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Freeman (wrist) receives PRP injection

First baseman was placed on 15-day DL earlier this week

WASHINGTON -- It is still far too early to accurately project when Freddie Freeman will return to Atlanta's lineup. But the Braves are hoping the platelet-rich-plasma (PRP) injection Freeman received earlier this week will minimize the length of his stay on the disabled list.

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Freeman was placed on the 15-day disabled list on Tuesday with what the Braves termed as a right wrist contusion. While the injury description might seem simple, the bone bruise that ended Freeman's Major League-high 243 consecutive-games streak last week can prove to be debilitating for more than just a couple of weeks.

Doctors have recently started prescribing PRP injections to stimulate the healing of damaged soft tissue and bones.

Though it seems highly unlikely that Freeman will be ready to come off the disabled list when he becomes eligible on July 3, the Braves are cautiously optimistic that he might return to action before the All-Star break begins on July 13. If not, the break would provide the 25-year-old first baseman some extra time to recover from this ailment that began bothering him as he took batting practice before the June 14 game against the Mets at Citi Field.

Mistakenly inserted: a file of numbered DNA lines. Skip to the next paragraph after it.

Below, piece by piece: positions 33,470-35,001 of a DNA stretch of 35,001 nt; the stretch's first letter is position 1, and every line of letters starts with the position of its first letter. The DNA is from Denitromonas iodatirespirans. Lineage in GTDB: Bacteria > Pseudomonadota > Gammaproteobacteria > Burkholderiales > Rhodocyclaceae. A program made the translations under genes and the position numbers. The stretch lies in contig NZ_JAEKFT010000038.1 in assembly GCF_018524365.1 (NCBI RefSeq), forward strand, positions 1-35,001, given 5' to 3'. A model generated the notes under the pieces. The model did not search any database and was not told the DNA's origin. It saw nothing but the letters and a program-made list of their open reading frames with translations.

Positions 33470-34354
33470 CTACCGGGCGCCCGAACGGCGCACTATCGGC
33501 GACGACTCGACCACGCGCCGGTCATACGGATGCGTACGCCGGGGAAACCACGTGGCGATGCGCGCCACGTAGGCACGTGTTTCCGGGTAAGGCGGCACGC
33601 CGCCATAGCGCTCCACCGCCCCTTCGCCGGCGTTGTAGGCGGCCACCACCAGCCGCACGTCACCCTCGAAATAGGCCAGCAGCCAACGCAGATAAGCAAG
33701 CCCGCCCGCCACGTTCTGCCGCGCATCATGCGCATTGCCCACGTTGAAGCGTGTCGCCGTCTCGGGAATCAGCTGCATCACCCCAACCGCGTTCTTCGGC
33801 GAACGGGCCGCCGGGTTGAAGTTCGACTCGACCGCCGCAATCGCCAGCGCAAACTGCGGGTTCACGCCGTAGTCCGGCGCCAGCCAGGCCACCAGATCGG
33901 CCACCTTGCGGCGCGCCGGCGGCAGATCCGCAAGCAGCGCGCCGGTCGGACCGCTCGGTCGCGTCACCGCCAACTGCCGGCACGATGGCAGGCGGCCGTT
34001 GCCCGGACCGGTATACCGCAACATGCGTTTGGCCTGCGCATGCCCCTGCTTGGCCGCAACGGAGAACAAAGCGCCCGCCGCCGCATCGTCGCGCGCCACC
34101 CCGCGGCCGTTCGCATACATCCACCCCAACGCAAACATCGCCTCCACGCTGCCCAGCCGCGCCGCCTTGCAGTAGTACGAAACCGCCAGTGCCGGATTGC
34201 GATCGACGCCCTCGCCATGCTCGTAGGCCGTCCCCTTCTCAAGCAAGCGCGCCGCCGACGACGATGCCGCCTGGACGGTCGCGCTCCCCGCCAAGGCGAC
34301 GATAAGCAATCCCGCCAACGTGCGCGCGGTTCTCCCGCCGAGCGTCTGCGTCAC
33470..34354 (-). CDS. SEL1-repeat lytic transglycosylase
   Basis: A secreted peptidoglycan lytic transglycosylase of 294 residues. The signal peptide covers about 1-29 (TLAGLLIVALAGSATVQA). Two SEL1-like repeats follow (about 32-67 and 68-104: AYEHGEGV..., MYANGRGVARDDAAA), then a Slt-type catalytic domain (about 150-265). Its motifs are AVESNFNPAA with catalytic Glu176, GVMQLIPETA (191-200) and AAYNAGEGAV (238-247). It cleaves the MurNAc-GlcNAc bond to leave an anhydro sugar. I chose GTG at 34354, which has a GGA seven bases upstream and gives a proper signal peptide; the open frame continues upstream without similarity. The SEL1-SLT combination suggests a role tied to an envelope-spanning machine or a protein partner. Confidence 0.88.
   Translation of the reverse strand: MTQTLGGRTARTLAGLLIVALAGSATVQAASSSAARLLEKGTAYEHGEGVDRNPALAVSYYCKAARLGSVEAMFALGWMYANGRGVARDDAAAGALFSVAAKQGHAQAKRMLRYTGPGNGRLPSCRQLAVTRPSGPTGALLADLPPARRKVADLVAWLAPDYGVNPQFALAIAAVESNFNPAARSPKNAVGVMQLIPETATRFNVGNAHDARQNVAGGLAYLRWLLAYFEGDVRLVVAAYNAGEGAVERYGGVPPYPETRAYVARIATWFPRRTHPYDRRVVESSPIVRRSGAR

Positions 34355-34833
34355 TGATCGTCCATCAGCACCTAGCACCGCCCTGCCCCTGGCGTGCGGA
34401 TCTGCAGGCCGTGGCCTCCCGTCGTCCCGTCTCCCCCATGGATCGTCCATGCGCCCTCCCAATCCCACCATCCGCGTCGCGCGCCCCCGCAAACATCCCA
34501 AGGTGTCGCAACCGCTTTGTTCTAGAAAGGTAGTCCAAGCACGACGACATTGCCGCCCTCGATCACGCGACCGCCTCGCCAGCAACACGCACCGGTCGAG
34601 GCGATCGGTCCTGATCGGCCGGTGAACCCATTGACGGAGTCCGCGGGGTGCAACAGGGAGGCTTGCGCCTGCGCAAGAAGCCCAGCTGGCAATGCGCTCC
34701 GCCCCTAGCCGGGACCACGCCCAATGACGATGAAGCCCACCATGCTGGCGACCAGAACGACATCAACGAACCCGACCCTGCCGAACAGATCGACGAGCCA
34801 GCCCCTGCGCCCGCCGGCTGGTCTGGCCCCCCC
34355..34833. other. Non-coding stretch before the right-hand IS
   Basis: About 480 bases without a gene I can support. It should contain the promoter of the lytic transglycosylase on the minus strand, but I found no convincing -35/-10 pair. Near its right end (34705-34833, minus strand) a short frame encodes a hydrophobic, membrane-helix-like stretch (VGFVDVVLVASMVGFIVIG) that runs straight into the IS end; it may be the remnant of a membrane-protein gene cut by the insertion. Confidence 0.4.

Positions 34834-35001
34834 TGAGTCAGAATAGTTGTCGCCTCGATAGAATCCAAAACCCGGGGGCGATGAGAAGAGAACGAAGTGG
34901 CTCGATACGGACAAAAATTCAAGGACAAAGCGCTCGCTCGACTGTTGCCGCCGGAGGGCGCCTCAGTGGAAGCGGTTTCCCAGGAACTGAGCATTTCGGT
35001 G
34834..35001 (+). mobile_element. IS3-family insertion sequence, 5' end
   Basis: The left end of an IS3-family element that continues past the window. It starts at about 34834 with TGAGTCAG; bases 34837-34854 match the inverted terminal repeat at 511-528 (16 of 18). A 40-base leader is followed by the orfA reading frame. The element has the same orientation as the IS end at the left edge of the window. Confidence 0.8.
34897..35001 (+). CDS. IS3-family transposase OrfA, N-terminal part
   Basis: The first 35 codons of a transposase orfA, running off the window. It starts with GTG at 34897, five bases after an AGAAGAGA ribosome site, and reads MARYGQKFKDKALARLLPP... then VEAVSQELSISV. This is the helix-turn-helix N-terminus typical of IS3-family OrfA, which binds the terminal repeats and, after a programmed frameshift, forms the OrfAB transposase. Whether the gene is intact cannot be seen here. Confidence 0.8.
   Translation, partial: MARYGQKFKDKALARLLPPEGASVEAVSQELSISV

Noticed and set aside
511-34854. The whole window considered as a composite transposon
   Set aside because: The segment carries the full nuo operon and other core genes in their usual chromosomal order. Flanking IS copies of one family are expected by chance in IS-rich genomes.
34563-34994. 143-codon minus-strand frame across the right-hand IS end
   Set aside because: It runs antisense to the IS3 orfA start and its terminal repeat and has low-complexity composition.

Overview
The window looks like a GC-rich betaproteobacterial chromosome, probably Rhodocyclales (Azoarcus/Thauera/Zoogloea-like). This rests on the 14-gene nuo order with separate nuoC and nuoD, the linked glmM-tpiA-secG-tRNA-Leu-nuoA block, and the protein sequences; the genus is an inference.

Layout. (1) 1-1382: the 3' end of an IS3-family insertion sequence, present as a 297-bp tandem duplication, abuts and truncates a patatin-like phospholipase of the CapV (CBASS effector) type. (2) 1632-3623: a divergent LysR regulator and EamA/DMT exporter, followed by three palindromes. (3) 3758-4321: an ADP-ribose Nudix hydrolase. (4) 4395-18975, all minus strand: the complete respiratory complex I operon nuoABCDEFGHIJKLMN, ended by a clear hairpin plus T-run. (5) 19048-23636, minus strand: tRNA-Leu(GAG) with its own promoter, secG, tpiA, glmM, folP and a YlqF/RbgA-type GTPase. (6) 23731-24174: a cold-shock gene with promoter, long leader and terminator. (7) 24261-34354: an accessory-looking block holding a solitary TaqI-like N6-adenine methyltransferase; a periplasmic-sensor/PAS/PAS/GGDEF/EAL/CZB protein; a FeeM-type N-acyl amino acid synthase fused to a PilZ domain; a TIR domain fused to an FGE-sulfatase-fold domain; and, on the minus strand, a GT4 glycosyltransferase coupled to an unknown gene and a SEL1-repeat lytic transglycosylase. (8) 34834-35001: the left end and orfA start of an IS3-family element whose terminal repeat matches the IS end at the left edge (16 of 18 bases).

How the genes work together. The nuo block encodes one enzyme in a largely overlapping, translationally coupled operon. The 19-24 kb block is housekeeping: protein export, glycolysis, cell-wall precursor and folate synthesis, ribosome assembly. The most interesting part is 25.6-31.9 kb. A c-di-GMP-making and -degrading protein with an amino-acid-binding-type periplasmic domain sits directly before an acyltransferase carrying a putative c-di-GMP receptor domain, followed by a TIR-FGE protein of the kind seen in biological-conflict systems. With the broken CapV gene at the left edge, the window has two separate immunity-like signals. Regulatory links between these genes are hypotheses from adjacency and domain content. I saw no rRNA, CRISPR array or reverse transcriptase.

Freeman played through the discomfort for the entirety of three games and then received a cortisone shot immediately after exiting the June 17 home game against the Red Sox. When the pain lingered through this past weekend, the Braves scheduled an MRI exam on Monday and determined he needed at least a couple weeks of rest to allow the bone bruise to heal.

While the Braves currently miss Freeman's presence in the middle of their lineup, they will not rush him back and potentially jeopardize the long-term value of the $135 million investment they made last year, when they signed the All-Star first baseman through the 2021 season.

Freeman was batting .299 with 12 homers and an .887 OPS when he was placed on the disabled list. He hit .375 with five homers and a 1.196 OPS in the 12 games he played this month before his wrist became a problem.

Mark Bowman is a reporter for
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